Citizens Advice apologises for training guidance described as 'horribly racist'

Working with Black, Asian and Minority Ethnic Communities has been described as 'reductive' by the Runnymede Trust, a racial equality think tank; CA has withdrawn the document and will investigate

Citizens Advice has apologised "unreservedly" and promised to investigate after a piece of its training guidance was criticised as racist on social media.

The guidance, called Working with Black, Asian and Minority Ethnic Communities, was published in 2017 and used by training managers preparing staff in local offices to deal with members of the public.

The guidance included a section on "barriers we find in BAME communities", which it listed as "an intrinsically cash-centric culture, a society that revolves around religious belief, a distrust of British authorities" and "evidence of gender bias and discrimination".

The list of barriers also included "isolated communities, low levels of literacy, intradependence: close-knit extended families, early marriage and large families, and a cultural focus on honour and shame".

The guidance was tweeted by Fatima Iftikhar, founder of POCIMPACT, a community for people of colour in the social impact sector, who called the material "horribly racist".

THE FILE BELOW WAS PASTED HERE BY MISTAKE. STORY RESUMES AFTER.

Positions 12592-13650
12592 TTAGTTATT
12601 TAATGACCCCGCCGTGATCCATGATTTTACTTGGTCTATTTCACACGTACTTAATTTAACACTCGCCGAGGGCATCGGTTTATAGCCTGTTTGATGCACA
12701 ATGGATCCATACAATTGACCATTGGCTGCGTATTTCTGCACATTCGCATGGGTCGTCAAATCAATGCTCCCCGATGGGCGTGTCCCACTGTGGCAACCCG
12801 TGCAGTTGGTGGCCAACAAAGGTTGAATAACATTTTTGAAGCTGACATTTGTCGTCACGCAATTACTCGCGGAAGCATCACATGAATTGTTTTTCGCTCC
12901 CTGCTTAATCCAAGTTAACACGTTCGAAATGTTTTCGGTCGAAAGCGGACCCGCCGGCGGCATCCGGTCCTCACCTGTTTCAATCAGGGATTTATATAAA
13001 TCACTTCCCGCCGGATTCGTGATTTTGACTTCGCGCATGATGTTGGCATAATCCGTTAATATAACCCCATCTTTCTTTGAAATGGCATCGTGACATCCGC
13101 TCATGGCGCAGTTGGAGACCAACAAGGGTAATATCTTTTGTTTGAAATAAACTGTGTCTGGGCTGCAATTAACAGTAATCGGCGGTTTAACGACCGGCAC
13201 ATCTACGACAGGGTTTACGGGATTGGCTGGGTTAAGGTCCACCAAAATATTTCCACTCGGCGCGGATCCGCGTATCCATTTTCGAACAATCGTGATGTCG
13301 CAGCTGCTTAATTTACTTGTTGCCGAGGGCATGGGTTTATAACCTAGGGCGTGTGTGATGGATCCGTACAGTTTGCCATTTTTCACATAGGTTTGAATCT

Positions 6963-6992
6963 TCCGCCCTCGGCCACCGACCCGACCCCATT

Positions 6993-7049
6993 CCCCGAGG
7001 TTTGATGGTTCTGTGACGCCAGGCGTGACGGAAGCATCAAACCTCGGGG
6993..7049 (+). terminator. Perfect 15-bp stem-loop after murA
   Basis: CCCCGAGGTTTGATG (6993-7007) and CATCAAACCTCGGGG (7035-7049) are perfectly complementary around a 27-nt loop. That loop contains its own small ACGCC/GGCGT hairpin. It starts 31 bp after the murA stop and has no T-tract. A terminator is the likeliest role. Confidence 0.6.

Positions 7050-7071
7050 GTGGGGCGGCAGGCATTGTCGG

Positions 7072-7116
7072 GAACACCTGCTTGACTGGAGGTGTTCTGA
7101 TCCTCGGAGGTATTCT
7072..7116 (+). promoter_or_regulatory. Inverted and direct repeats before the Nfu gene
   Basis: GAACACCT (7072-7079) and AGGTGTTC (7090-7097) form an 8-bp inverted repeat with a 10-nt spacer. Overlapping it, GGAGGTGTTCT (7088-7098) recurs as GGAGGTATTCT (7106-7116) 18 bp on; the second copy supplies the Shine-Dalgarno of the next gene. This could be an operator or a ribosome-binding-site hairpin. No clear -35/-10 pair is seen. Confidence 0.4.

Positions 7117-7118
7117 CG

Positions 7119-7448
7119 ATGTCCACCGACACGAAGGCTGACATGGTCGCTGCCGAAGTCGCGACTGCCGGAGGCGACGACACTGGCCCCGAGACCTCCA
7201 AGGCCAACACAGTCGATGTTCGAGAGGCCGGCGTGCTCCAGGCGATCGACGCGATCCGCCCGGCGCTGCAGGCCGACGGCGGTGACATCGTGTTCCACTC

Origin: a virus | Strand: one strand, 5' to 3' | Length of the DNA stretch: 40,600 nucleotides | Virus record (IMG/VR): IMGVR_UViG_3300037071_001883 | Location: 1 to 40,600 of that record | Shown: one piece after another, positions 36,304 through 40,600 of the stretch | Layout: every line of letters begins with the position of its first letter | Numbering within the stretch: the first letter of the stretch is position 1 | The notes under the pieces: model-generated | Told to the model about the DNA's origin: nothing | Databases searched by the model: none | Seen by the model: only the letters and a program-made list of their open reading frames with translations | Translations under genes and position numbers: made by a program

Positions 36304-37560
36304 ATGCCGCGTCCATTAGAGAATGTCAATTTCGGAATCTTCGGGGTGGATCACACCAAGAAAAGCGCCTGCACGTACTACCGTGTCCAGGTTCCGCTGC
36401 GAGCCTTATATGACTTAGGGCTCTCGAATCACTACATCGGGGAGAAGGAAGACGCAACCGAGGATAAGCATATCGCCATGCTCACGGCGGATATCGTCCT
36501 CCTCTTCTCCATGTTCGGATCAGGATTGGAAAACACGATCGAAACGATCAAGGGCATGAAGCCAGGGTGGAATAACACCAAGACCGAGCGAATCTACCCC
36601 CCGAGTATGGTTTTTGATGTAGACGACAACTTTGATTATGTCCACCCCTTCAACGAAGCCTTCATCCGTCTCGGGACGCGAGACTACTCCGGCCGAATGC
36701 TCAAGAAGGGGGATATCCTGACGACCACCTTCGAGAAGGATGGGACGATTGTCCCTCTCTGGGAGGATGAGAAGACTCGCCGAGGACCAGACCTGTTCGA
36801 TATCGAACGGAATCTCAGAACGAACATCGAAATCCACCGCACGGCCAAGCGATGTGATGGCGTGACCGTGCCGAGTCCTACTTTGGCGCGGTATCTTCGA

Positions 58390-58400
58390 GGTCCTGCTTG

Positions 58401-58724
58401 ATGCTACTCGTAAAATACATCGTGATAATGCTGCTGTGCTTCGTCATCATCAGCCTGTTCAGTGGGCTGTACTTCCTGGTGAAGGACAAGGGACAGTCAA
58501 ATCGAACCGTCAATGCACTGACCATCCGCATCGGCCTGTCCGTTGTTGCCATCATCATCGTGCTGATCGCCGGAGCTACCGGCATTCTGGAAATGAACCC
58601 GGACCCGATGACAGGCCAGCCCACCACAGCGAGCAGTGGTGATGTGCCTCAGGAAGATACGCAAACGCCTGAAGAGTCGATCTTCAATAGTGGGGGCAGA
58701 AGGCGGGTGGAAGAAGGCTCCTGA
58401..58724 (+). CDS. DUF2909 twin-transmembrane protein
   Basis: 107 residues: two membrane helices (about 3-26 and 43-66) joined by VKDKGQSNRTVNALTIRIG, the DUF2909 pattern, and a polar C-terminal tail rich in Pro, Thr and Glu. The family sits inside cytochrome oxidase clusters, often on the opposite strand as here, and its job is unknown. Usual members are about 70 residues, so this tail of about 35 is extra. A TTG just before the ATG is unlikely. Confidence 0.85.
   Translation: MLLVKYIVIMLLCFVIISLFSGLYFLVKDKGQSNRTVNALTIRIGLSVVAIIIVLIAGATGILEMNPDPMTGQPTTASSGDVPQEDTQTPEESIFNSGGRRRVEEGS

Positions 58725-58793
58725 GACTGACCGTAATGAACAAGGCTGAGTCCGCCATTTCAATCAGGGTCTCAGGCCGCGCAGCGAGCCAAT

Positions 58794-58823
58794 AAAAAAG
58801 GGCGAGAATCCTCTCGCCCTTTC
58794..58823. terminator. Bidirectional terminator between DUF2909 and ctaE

A tweet from the Runnymede Trust, a racial equality think tank, described the language in the training as "reductive" and said it was disappointing to see it being used by an organisation tasked with supporting applicants to the Windrush Compensation Scheme.

The guidance, which was available on the Citizens Advice website, has since been removed.

In a statement, Gillian Guy, chief executive of Citizens Advice, said: "We agree these materials are not acceptable and apologise unreservedly.

"We have taken them down from our website and will be investigating how this has happened.

"Citizens Advice helps anyone, anywhere, whatever their problem. We strive to ensure our service is truly inclusive."

But in a series of tweets, Iftikhar described the response as inadequate and called on the charity to recognise that the guidance indicated "deep-set institutional racism across your organisation that needs to be addressed", to publicly outline what the investigation would involve, how results would be shared and how BAME staff would be included and supported in the process.

A spokeswoman for the charity said it could not comment further on the investigation at this point as it was still in the process of setting it up, adding that it was more important to be thorough.

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